Old age and the passage of time teach all things. ~ Sophocles ~
There is this notion that young techies (just out of college or about to be) are the wonder kids to have the brightest ideas to start business that can usher in the next best things no one had thought before.
Turns out, there is a flaw, a big flaw in that thinking.
Coming shortly to that, first, why the notion persists?
Well, to a large extent, it’s because of the now-dominating MAGA phenomenon or – if you prefer the recent past – the ‘Faangs’ phenomenon.
MAGA is the acronym for Microsoft, Apple, Google, Amazon. While, all the 4 plus ‘F’ for Facebook and ‘N’ for Netflix make up ‘Faangs’.
How Faangs has given way to MAGA since 2018 beginning is nicely elaborated here.
It’s undeniable that all these giant tech companies plus many more in the Silicon Valley were/are started by young people. When events like Apple touching trillion-dollar valuation happen, the notion emboldens by several times.
Which is that you better be young, in early 20s or thereabouts, to start business and succeed. If, unluckily, you’re past 20s or early 30s, well … better luck in the next birth.
Only, it’s NOT true.
For the old of you reading this post, the picture is actually dramatically different.
For your better.
A 60-year old is 3x successful than a 30-year old
That’s the startling finding of a 7-year study of 2.7 million company founders, done by the US Census Bureau, 2 MIT professors and a Kellogg School of Management professor, between 2007 and 2014.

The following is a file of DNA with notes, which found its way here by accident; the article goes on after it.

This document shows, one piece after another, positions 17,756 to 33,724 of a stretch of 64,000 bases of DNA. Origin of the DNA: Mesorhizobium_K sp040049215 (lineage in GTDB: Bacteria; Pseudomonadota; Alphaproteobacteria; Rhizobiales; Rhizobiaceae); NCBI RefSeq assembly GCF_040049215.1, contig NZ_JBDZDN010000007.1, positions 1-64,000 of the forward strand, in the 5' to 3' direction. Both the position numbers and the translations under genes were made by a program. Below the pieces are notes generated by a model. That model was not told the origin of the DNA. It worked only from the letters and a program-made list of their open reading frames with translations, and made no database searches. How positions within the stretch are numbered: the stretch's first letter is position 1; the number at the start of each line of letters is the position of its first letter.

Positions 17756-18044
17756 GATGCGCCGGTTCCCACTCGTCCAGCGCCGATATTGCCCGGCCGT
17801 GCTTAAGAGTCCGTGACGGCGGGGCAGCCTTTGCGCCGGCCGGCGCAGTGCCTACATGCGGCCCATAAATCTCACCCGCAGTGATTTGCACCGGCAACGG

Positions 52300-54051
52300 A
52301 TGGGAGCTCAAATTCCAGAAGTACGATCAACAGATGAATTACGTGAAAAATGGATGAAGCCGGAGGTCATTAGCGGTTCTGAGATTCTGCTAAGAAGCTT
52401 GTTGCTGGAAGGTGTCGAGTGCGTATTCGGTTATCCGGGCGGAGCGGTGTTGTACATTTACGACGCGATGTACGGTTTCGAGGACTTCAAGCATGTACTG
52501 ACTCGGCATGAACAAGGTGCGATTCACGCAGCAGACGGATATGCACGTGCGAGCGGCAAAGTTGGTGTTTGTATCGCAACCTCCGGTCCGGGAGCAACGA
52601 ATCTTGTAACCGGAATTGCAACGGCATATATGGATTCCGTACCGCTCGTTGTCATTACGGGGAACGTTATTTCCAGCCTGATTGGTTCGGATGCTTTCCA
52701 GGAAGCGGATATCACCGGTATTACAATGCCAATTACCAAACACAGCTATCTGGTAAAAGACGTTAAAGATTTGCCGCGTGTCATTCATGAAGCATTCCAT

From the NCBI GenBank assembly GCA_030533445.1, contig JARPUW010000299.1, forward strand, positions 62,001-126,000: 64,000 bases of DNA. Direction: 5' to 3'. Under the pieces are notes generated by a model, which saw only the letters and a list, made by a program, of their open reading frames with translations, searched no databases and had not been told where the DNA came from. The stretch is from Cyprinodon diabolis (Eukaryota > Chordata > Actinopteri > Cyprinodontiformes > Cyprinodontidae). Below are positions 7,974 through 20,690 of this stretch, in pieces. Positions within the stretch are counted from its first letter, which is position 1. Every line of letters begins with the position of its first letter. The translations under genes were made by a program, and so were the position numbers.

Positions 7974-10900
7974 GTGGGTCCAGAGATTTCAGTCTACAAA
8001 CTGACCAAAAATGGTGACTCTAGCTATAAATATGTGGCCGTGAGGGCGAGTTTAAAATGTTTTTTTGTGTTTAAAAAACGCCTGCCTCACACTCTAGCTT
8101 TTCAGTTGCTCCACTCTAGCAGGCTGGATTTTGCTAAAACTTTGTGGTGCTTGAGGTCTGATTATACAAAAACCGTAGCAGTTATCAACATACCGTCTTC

They combined the tax-filling data, US Census information, and other federal datasets, which allowed them to analyse actual data of those many companies. That’s the strength of this study.
As Benjamin Jones, a professor of strategy at the Kellogg School, says,
… the beauty of administrative data is that it’s not a sample. It’s the actual universe of data.”
It’s tempting to think that as these data belong to the US companies, they may not be relevant for other countries like India.
In my belief, there is a good deal of truth in that supposing. The reason is NOT that old people in India lack entrepreneurial spirit like they have in the US, it’s rather that they have far less recourse to getting funds to start business than they do in the US.
I don’t have ready figures to support (my belief), but what I hear and read at different places, the lending agencies do NOT prioritize giving money to elders to start business.
Let’s see some figures
Coming back, in his wonderful roundup of important stats from the study (I just mentioned) by Jeff Haden, the following figures emerge:
- A 50-year-old startup founder is 2.2 times more likely to found a successful startup as a 30-year-old.
- A 40-year-old startup founder is 2.1 times more likely to found a successful startup as a 25-year-old.
- A 50-year-old startup founder is 2.8 times more likely to found a successful startup as a 25-year-old founder.
And, the best of them, if you ask me, is this one –
- A 60-year-old startup founder is 3 times as likely to found a successful startup as a 30-year-old startup founder–and is 1.7 times as likely to found a startup that winds up in the top 0.1 percent of all companies.
Jeff touches upon some interesting points as to why old people are more successful.
Experience, you’d say … but experience of what?
Here is what Jeff says on how experience counts –
It’s much harder to execute well when you have limited experience. It’s much harder to develop a sound strategy when you have limited experience. It’s much harder to make smart tactical decisions – especially when you need to make a number of decisions every day – when you have limited experience.
In other words, if you’re in your 40s and you want to start business, do it. If you’re in your 50s, do it.
And if you’re in your 60s?
By Jove, do it!!